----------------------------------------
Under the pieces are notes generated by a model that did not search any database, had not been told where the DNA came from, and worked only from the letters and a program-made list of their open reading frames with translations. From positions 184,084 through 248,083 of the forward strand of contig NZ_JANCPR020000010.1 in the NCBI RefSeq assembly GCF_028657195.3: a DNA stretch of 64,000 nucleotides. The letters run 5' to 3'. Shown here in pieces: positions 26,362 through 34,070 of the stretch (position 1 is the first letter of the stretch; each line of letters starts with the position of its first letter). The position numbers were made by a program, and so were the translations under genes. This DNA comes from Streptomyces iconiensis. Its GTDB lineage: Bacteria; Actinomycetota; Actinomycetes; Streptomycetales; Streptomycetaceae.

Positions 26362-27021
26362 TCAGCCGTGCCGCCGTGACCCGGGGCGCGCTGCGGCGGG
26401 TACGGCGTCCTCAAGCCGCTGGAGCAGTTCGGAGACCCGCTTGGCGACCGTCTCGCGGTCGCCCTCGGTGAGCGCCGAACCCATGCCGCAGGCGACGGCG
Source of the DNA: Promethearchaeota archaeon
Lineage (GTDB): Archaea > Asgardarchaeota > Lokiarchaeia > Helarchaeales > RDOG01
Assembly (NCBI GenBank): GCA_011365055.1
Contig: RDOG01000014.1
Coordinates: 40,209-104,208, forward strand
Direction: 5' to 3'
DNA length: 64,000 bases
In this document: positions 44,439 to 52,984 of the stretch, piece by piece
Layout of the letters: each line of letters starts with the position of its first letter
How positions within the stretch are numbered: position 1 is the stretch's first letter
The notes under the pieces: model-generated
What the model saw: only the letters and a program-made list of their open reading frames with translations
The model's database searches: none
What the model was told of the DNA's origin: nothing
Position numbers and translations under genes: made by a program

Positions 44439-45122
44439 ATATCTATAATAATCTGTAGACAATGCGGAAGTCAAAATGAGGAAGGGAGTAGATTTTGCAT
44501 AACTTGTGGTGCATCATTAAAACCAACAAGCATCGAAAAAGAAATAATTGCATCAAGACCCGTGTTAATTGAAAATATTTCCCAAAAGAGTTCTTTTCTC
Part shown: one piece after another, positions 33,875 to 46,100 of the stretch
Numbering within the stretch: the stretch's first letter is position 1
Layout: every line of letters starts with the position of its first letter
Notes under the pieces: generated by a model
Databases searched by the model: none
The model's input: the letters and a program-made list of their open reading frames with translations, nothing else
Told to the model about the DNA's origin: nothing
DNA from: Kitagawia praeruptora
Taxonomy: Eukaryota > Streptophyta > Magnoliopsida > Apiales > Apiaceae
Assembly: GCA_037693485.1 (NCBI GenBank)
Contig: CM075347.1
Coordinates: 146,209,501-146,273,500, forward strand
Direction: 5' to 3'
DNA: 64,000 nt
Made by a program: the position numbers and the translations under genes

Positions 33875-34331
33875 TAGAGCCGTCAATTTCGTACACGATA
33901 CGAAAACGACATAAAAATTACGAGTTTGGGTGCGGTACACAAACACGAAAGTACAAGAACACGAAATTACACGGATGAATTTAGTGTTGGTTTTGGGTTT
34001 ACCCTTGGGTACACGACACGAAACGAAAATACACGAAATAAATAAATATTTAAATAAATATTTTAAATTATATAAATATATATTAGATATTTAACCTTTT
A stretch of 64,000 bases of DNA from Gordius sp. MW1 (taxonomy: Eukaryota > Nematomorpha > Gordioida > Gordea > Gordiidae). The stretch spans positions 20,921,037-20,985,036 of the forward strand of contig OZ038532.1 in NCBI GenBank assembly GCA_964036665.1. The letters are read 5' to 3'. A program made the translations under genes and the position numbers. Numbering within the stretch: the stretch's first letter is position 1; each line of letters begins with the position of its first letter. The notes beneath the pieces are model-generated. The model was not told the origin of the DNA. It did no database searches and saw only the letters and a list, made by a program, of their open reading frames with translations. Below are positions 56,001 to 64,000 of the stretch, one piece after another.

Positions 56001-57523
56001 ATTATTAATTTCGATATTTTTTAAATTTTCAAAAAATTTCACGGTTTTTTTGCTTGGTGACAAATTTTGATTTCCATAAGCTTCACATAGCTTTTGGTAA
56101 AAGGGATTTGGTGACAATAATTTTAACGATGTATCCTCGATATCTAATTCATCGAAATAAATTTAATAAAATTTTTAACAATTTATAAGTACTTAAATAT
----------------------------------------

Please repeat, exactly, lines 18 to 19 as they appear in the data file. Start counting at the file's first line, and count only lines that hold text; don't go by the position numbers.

What the model was told of the DNA's origin: nothing
Position numbers and translations under genes: made by a program